For the last time as principal, Bill Pittsford heard the sweet sounds of at-risk teens graduating high school during the 2011 graduation commencement for Canyon Ridge High School and Shadow Ridge Learning Center Thursday afternoon.


But before student Dionta Young Broom demonstrated his dance moves and enthusiastically rang the bell, Pittsford bared his heart to a packed house during the graduation exercises in the Oak Hills High School performing arts center.


With teachers standing in front of him, Pittsford revealed a personal struggle as a high school sophomore in Chula Vista. His French teacher, Paulette Wilson, sensed Pittsford was going astray.


"You're walking a crooked path of life," she told him.


But, Pittsford told the audience, she asked him to see her every morning before school began.


"This woman became my confidant, my daily check in," he said.


Although Pittsford would face other challenges for starters, he attended 15 colleges before graduating that special teacher who saw his need helped him get back on track. After 33 years in the teaching field, Canyon Ridge's founding principal has retired.


"I would not want to complete my career anywhere else," Pittsford said.


Canyon Ridge, which opened in 2007, graduated 138 students.


At Mojave High's graduation ceremony at Sultana's Jay Reed Field, which had 178 accept diplomas Thursday night, one student was singled out for embodying the success of the HUSD's alternative education program. Valyssa Bonilla received the "Against All Odds" award for a transformative senior year that saw her begin as an unsure teen who earlier struggled at a much larger school to become a top-notch student in the nurturing alternative education setting.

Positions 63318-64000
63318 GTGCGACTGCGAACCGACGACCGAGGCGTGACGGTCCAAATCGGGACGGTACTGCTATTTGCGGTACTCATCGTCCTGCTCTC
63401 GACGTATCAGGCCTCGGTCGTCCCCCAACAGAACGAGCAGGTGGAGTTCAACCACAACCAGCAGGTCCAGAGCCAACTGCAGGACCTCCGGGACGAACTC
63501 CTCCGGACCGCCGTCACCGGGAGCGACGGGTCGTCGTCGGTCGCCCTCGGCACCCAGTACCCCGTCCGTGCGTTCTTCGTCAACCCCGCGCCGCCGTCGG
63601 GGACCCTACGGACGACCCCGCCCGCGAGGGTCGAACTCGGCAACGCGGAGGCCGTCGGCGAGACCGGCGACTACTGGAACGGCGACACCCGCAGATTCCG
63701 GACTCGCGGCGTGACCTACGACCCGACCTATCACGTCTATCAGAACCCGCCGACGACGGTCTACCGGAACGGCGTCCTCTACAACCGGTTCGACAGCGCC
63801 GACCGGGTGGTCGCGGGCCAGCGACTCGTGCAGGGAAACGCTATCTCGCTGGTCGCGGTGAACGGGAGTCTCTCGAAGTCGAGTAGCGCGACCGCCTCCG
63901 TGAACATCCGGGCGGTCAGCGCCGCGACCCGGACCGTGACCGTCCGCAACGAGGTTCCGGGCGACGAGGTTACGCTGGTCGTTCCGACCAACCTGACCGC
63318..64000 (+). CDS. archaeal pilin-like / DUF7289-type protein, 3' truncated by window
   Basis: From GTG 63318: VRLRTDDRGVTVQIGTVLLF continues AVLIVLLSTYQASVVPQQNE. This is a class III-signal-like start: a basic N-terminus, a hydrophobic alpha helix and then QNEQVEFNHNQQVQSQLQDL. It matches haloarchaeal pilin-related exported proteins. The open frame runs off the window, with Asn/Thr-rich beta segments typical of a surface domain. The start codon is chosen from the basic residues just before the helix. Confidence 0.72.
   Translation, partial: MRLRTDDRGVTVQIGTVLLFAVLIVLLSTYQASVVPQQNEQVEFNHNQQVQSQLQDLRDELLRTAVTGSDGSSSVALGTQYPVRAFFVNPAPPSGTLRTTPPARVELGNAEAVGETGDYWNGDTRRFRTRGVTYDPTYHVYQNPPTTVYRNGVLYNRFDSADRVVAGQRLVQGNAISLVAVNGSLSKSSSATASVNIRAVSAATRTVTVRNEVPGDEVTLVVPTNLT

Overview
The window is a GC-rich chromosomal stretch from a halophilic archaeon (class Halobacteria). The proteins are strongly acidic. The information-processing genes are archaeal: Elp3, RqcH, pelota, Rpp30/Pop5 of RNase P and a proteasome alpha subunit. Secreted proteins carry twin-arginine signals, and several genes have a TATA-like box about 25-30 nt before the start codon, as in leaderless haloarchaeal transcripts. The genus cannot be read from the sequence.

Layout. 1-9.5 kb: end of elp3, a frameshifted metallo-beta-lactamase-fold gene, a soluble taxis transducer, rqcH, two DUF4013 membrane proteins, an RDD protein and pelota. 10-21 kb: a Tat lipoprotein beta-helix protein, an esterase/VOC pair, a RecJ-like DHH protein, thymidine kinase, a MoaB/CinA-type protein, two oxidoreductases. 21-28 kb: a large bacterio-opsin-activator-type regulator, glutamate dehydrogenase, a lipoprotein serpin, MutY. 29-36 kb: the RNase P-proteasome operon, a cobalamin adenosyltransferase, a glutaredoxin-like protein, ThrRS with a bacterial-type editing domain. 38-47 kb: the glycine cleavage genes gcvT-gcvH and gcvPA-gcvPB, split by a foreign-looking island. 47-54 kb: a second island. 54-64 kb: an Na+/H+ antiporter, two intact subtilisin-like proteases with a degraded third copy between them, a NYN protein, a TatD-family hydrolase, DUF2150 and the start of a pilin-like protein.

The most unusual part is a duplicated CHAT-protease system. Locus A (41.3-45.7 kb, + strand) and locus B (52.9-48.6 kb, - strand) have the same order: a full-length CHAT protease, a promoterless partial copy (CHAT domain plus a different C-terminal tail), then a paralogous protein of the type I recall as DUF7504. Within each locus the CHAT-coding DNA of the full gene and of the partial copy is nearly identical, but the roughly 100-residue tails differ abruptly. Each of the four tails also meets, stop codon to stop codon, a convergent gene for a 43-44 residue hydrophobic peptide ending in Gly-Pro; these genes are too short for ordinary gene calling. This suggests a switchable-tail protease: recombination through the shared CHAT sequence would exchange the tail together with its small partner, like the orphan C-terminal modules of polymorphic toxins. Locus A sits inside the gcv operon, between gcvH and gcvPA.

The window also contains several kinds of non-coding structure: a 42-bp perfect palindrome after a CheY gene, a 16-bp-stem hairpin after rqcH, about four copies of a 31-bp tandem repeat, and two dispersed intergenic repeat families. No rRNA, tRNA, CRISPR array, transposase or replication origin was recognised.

"I'm nervous," Bonilla said before the ceremony. "It's about to end, and I can't believe I made it."


Her struggle with academics came to a climax her senior year when her grades took a nosedive.


"The teachers were not helping me," the 17-year-old said. "'You should have looked up at the board,' one teacher told me. I started failing every single class."


A school counselor told her the hard facts: "You're not going to make it. You're not going to graduate." The only solution was to transfer to Mojave High.


But Bonilla carried more than the average amount of teenage self-doubt. Her parents had her when they were teenagers, and both dropped out of high school.


"My mom and dad didn't finish school, so why should I?" Bonilla would tell herself.


But Bonilla was raised by affirming grandparents since she was 4 months old.


Over the course of her senior year, Bonilla blossomed. She asked questions. She got answers. She became one of Mojave's most accomplished students. And she found her passion art. She plans on a career in video game design after attending the Art Institute of California Inland Empire.


"She came to us very shy," said Mojave High school counselor Patricia Vander Kamp. "She came into herself. She's a very hard worker. She'll do very well realizing her dream."